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The story behind BYU's special honorary flag bearers at Independence Bowl

The four oldest children of longtime BYU fan Nathan Peterson, who was recently diagnosed with a brain tumor, run out the flag before the Cougars' bowl game against UAB in the Independence Bowl, Saturday, Dec. 18, 2021 in Shreveport, La.

The four oldest children of longtime BYU fan Nathan Peterson, who was recently diagnosed with a brain tumor, run out the flag before the Cougars' bowl game against UAB in the Independence Bowl, Saturday, Dec. 18, 2021 in Shreveport, La. (Jaren Wilkey, BYU Photo)


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Estimated read time: 3-4 minutes

SHREVEPORT, La. β€” Usually we use this space to write about football. But the first moments of BYU's bowl game against UAB were about something much more important than a game.

You may have seen BYU run out its flags, a BYU flag, a local flag and an alumni flag, a common practice in the program under sixth-year coach Kalani Sitake.

Normally the flags are run out by current players within the program, often ones connected to certain states, regions or opponents. Occasionally, the Cougars bring in a notable alumni to carry the flag, and on other rare occasions a notable non-football alumni has even led the team on to the field with flag in hand.

There was some normalcy in Saturday afternoon's bowl game in Shreveport. But there was also something unique.

Those watching BYU's Independence Bowl kickoff against UAB probably saw something a little bit different. They saw four flag bearers alongside the team, significantly younger than the usual patrolmen.

Those flag holders were BYU fans; but more importantly, they were the four oldest children of Nathan Peterson.

A longtime BYU fan, Peterson and his wife Emily live with their six children in Logan, but they are huge BYU fans who haven't missed a home game in 18 years. The Petersons' company Saranoni have provided the traditional senior blankets given to all graduating seniors across the athletic department in Provo, including BYU football, for the past four years.

"The best part about the Peterson family," BYU equipment manager and director of player experience Billy Nixon said, "is they are true blue, through and through."

But on Nov. 5, the day before the football team played its final home game of the regular season, Nathan Peterson received devastating news: a terminal diagnosis of glioblastoma multiforme tumor on his brain.

He was given about four weeks to live.

Nathan Peterson and his wife Emily, left, with their six children β€” Eliza, 19; Isaac, 17; Samuel, 15; and Sarah Sophia, 13; Jeremiah, 10; and Grace, 5 β€” at a recent BYU football game.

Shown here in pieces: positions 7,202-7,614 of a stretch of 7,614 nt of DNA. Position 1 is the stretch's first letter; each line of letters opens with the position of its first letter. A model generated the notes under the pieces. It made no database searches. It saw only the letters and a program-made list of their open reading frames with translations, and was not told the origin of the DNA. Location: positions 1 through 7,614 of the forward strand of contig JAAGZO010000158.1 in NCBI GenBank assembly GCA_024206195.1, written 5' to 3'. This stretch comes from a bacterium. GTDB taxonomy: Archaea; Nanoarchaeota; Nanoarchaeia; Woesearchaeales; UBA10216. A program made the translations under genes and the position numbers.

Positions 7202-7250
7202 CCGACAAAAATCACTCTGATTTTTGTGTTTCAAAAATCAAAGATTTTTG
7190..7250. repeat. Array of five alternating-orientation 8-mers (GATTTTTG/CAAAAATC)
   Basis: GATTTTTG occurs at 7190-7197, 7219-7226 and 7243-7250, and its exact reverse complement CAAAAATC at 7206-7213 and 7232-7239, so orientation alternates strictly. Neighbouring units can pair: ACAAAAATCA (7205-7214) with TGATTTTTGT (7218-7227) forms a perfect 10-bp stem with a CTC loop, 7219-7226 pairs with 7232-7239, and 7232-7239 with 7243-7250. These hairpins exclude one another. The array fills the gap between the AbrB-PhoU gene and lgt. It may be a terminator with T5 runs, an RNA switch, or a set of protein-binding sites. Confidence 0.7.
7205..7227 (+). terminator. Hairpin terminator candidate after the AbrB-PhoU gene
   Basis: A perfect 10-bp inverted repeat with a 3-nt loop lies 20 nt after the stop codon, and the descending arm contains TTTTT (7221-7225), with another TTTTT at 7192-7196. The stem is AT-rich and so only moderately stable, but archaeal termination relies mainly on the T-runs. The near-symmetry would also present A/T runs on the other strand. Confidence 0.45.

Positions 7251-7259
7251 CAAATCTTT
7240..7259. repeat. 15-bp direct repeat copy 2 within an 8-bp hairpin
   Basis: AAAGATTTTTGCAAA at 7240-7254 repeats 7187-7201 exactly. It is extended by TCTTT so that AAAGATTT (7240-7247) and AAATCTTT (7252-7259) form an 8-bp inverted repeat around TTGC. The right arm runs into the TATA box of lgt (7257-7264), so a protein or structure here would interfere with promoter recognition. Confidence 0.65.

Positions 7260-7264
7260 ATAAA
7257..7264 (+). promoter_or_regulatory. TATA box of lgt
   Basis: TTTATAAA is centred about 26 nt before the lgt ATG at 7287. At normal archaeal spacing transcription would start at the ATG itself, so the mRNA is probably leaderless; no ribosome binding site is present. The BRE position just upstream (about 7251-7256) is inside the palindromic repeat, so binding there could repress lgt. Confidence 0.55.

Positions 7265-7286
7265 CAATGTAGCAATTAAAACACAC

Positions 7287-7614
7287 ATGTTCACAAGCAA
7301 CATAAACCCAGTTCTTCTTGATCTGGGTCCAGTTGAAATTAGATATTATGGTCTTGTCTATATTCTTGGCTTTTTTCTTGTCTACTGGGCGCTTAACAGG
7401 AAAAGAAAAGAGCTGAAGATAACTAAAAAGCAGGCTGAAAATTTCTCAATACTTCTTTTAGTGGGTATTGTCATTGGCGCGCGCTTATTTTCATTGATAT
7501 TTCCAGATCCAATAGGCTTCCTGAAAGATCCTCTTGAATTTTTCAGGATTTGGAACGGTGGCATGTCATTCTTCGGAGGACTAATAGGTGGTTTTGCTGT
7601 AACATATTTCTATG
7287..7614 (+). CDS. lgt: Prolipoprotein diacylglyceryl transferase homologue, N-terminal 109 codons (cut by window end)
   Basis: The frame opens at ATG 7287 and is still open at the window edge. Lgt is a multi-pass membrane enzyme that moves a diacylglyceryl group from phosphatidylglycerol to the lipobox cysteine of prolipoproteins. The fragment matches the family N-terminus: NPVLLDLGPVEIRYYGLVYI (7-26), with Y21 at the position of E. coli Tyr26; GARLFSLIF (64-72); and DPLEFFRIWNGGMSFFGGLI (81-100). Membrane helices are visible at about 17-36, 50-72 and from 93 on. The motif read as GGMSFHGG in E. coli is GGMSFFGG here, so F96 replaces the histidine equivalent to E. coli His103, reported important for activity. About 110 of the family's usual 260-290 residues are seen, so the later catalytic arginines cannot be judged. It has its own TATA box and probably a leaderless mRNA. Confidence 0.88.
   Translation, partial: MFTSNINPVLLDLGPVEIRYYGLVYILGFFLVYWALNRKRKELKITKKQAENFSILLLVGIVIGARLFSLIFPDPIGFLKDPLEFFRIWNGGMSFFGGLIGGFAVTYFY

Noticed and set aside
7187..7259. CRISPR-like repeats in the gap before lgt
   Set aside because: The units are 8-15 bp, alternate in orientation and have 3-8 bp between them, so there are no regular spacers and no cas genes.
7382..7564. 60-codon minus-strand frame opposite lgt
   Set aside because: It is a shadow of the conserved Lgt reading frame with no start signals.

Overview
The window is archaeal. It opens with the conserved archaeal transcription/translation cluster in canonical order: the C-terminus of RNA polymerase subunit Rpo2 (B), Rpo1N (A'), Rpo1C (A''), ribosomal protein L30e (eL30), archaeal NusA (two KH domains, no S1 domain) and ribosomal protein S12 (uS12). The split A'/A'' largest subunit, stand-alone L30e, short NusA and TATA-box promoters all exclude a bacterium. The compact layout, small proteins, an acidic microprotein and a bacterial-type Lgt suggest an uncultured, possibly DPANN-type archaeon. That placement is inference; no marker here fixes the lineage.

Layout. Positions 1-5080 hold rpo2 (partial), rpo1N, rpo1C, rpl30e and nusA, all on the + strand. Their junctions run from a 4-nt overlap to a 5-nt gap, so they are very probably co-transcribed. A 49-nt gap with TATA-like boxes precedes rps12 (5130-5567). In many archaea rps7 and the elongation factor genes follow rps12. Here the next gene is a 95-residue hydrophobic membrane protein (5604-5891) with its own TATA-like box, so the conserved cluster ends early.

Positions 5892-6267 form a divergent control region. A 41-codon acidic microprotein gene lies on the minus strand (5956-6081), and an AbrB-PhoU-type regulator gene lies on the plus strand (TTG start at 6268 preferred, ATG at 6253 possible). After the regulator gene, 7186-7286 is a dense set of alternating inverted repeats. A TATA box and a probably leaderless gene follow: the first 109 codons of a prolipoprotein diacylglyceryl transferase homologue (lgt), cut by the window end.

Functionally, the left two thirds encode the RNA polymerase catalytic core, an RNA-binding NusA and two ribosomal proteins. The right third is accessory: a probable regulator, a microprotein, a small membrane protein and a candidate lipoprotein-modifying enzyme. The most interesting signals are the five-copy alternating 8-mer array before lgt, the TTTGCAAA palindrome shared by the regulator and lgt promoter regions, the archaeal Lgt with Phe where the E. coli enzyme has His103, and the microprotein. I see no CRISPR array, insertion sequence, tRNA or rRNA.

Nathan Peterson and his wife Emily, left, with their six children β€” Eliza, 19; Isaac, 17; Samuel, 15; and Sarah Sophia, 13; Jeremiah, 10; and Grace, 5 β€” at a recent BYU football game. (Photo: Courtesy: Peterson family)

Nathan is "at a point where he cannot stand or walk on his own, his fine motor skills are shaky, and some of his cognition is starting to fade," daughter Eliza Peterson shared recently on social media. He recently underwent surgery and a biopsy at the Huntsman Cancer Center, she added.

The Cougars immediately dedicated their bowl season to Nathan and the Peterson family, including donning the "Midnight Virgil" uniforms β€” navy helmets, navy jerseys and white pants β€” and the same ones worn on senior day against Idaho State when Nathan Peterson received his diagnosis.

To show their appreciation and support for the family, the BYU football team wanted to offer them a special gift. While Nathan stayed home in Logan with his wife Emily and their two youngest children Grace, 5, and Jeremiah, 10, the team flew his oldest children β€” Eliza, 19; Isaac, 17; Samuel, 15; and Sarah Sophia, 13 β€” along with Nathan's brother Adam to Shreveport, Louisiana, to be guests of honor at a football practice.

After meeting the players, Sitake himself present the gift of honor to the children: they were going to run out the flag before the team's bowl game, a symbol that even if the Peterson family doesn't suit up on Saturday, they are no less part of the team.

He even joked that they would "strategize" and "practice" the run out later, and then invited the older children into a big group embrace with the head coach.

"We feel your support and our love for our team," Sitake said in a video for Nathan. "I feel it as a head coach from you and your family. And we wanted to dedicate this game to you and your family.

"Our outgoing players, even guys in the NFL, still have those blankets β€” and they will be with them forever."

The four children also accompanied the Cougars during their bowl activities and dinner Friday night. Back home, Nathan received a "swag pack," including a jersey for him to wear while he watched the game and a BYU flag signed by the entire team.

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